A garden pond constructed using a pond liner with at least one sloping edge to the pond will make an ideal wildlife haven in your garden attracting creatures such as frogs or toads. Please refer to an earlier Pond Liners Blog, ‘Add Pond to make Garden Wildlife Friendly’, which gives tips on constructing a wildlife pond to attract wildlife into your garden and pond. Although it may no longer be the season for frog spawning and tadpoles swimming about in your garden pond, you may want to know how to prepare yourself to watch next seasons tadpoles grow and develop into fully grown frogs.
Observing the metamorphosis of a tadpole to a frog is easily achieved and gives children a unique opportunity to get hands on experience with the frog life cycle. Gradually tadpoles change into frogs or toads. This usually takes two to four months. To get a close view of the change you will need a small aquarium, which can be kept in doors.
Tadpoles are easy to collect from your pond (if you collect them from another pond or stream, it is advisable to re-introduce the grown frog back to the same habitat it came from and not into your own garden pond). Tadpoles are happiest if their new environment is like the one where they come from. If the pond where you collect them from is cold, then the aquarium needs to be kept cool, making sure it is not in direct sunlight. Therefore, best to avoid keeping your aquarium on a windowsill, which receives direct sunlight even if only for a short period of the day.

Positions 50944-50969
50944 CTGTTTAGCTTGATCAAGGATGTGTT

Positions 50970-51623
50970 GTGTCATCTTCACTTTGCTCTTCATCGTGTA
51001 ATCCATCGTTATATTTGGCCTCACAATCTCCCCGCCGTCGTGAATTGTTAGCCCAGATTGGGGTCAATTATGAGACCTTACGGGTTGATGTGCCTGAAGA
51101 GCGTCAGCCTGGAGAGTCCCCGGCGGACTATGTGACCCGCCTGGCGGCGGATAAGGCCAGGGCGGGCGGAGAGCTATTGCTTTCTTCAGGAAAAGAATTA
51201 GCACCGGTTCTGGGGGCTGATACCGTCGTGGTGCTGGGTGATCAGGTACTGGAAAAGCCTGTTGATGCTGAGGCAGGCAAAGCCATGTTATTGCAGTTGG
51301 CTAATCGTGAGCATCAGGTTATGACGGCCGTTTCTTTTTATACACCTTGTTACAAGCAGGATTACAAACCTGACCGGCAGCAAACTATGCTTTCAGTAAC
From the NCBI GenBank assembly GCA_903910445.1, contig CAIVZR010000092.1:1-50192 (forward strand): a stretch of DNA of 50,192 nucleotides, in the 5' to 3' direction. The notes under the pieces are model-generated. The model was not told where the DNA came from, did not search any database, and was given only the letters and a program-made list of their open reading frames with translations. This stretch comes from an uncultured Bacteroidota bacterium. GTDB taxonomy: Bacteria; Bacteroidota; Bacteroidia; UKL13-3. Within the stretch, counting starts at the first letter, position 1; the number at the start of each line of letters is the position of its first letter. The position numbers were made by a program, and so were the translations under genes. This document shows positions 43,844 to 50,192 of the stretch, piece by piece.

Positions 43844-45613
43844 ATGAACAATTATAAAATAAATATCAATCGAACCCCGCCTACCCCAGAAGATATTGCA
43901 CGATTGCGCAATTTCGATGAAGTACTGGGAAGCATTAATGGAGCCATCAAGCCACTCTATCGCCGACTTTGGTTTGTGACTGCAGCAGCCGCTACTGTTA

As tadpoles grow they will need to be fed. In a pond they live off microorganisms that grow on stones and leaves. As these won’t be found in your aquarium you can feed them small pieces of steamed lettuce leaves. It is important that their water remains clean so be careful not to over feed. Take out any uneaten food every day. If the water gets dirty and starts to smell, change it. Make sure you refill the aquarium with water of the same temperature.
As tadpoles grow bigger they will start to scavenge, eating worms a slugs in their natural habitat. At this stage you can supplement their diet with tiny pieces of meat. Again remove any uneaten food as the meat will turn water smelly very quickly.
If you choose to rather observe the metamorphosis of tadpoles in your garden pond, don’t be alarmed if you notice them being preyed on by many other creatures. Tadpoles have many predators such as fish, birds, newts and diving beetles. I saw Jackdaws swoop down and make a meal of tadpoles (so do also make sure your pond liner has sufficient edging to protect it from visiting claws).
Happy tadpole observing next spring!